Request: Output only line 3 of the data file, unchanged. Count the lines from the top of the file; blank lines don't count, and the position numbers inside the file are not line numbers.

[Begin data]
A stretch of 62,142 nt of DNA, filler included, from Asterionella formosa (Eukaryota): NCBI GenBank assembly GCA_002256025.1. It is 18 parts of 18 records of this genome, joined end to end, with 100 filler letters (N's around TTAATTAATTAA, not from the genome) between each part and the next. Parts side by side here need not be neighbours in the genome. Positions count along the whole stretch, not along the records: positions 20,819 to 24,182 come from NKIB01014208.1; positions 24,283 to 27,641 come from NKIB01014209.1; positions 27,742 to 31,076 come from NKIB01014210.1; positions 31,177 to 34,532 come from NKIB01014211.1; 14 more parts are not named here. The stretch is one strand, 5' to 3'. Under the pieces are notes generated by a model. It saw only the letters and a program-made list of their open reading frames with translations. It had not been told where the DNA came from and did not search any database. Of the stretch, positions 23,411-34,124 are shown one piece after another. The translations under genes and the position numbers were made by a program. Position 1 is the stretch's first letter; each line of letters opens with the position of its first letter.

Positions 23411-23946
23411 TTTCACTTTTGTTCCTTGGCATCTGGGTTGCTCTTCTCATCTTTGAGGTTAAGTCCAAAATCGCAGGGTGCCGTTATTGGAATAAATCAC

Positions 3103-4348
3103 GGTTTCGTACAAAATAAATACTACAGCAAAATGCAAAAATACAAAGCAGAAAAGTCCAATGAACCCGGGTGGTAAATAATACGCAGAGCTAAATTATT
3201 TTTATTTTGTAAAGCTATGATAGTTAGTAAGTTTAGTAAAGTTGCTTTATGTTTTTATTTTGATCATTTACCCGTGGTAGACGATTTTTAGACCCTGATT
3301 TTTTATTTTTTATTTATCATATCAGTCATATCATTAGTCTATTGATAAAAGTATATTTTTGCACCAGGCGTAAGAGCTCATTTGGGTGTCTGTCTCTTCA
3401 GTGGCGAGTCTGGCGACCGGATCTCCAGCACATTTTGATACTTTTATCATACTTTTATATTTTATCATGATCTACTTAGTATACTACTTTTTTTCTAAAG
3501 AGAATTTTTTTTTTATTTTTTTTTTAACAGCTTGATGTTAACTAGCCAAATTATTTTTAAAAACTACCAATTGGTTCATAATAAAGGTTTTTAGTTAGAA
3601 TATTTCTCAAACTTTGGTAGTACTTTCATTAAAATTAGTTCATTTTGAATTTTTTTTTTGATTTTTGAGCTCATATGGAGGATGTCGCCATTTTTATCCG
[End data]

23411 TTTCACTTTTGTTCCTTGGCATCTGGGTTGCTCTTCTCATCTTTGAGGTTAAGTCCAAAATCGCAGGGTGCCGTTATTGGAATAAATCAC